They had a recall on them...I was told they had to reset the internal pot to accept the big silver...But at the sime time it seemed it was still weak on big silver...they said the technicians at the asembley line had preset the internal pot to the Omega specs not knowing it required a change..

Those were the 2.9 machines...after that a software tweak was done to help on the high conductors and low conductor's it so seems now..

My 4.0 is very strong on high conductors for freq... the 2.9 even after alignment, it was still weak on silver.. but the 4.0 will hear a silver dollar very well at great distance form the coil..


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I think the GB/G2 units are far more sophisticated under the hood than the simple control set implies. We know, for instance, that the detector is constantly tracking ground conditions. I see things in the field nugget detecting that the detector may be using that tracking information to modify some software parameters even though we are told the ground balance is fixed wherever it is set. Hot rocks bang on a first pass and mellow immediately when returned to and it seems like more than just the autotune is involved.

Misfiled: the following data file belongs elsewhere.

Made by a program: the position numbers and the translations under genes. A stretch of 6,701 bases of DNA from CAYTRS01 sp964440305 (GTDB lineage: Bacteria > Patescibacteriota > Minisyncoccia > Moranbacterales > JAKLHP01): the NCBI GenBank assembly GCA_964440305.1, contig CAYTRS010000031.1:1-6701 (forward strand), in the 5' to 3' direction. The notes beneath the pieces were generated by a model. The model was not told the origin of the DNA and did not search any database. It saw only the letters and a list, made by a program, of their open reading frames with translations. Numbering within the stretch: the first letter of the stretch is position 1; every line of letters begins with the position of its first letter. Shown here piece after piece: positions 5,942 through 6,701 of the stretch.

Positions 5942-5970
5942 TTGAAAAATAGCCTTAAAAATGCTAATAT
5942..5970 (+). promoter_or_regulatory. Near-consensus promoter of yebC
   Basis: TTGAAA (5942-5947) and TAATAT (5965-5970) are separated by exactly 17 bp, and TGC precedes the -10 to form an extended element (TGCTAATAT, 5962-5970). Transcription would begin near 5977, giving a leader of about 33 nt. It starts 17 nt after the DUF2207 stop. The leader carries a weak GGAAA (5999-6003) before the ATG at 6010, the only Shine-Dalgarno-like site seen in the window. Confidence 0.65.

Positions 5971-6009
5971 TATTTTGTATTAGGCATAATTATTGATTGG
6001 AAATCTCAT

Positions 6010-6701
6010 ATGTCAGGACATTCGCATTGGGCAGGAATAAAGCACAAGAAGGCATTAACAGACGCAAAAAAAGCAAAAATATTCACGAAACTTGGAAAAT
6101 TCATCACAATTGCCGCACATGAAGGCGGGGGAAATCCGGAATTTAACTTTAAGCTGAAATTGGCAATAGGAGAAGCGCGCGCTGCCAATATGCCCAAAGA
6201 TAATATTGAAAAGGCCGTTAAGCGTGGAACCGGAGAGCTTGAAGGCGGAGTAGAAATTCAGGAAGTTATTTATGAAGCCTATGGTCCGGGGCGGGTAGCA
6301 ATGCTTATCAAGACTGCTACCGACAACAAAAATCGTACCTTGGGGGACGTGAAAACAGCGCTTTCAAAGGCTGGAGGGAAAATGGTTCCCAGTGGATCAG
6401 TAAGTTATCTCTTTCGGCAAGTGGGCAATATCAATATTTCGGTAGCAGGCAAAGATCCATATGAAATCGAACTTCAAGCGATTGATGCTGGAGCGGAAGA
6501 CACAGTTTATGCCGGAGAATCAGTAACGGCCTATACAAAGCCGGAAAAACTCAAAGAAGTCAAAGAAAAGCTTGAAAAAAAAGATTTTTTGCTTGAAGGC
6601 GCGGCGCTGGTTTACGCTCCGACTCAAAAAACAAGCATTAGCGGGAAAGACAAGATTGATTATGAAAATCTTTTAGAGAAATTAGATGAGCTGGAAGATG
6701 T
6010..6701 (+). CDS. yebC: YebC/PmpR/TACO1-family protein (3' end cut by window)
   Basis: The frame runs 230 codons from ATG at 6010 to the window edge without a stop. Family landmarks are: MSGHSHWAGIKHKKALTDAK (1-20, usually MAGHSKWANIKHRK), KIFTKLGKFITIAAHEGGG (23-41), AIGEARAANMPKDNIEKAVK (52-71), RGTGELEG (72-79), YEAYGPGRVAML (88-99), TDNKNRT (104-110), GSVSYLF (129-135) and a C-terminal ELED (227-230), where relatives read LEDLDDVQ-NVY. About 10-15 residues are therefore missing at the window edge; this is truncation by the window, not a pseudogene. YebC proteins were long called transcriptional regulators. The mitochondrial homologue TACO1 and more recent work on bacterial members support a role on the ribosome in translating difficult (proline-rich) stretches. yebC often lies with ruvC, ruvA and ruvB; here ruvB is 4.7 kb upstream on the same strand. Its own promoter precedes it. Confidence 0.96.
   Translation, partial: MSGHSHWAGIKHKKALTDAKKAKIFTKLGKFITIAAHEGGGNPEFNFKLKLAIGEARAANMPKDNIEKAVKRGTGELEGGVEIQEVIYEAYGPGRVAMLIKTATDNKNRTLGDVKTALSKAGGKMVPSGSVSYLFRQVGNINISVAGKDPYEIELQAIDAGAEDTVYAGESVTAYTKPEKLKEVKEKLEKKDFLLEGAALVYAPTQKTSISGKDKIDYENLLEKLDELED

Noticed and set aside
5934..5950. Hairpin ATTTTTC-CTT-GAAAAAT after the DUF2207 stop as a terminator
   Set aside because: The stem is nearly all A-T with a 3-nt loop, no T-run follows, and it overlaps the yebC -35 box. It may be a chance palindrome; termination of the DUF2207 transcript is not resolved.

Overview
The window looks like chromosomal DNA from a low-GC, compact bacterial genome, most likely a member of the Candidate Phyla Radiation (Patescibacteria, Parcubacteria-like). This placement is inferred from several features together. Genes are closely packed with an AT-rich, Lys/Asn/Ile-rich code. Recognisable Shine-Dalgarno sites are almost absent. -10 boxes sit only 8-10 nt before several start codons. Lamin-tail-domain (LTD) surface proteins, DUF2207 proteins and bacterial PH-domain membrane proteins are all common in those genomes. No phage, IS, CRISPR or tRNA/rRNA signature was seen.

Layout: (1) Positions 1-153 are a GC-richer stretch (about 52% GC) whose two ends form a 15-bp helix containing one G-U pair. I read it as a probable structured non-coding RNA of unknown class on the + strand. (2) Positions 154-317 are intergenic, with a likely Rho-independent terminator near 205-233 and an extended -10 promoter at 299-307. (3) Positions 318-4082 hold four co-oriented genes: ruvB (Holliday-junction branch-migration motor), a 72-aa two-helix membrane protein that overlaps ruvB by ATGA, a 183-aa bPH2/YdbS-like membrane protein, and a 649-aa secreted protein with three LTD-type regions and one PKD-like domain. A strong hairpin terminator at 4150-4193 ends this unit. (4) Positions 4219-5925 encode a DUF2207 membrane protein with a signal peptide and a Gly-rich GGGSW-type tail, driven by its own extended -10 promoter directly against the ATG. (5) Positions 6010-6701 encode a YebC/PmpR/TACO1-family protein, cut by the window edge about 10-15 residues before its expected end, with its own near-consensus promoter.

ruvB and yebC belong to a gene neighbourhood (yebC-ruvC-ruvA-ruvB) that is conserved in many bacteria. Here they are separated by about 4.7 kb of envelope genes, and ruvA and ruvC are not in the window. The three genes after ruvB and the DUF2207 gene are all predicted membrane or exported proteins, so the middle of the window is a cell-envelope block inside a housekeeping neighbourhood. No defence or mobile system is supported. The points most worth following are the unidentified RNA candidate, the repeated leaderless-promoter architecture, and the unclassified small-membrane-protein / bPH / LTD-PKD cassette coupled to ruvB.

The GBP has reeducated me into the dangers of discrimination. I run in all metal but since the meter still operates in disc mode check the id before digging. Yet in most cases I am digging everything regardless. The number of small non-ferrous items or larger non-ferrous items at depth that read ferrous in bad ground is truly frightening.

Most detectors I am either in all metal mode so just digging everything. Or in disc mode with bare iron reject set, digging all non-ferrous. So I do not see precisely what I am missing in disc mode. The GBP makes it painfully obvious I have walked away from vast numbers of good targets over the years, even using the most minimal iron disc settings possible. The flip side positive lesson is that huge numbers of good items remain for those of use willing to dig it all. Forget depth, accurate ferrous versus non-ferrous discrimination is the magic bullet we need and are still waiting for.

Or maybe not. Maybe it is better people use disc and leave me stuff to find. The perfect detector would clean areas out rapidly so we best be careful what we wish for.

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Thats one thing I like about the newer machine's with tone break option..

I like to hear it all even in disc mode..

and those tone signals can speak volumes if we listen..

I like to hear a faint tight low tone...I know theres a chance its a good target at depth reading iron...that otherwise would go unoticed in a disc mode..

but yes being a relic hunter first and formost Steve I can attest to all the good targets that are called iron..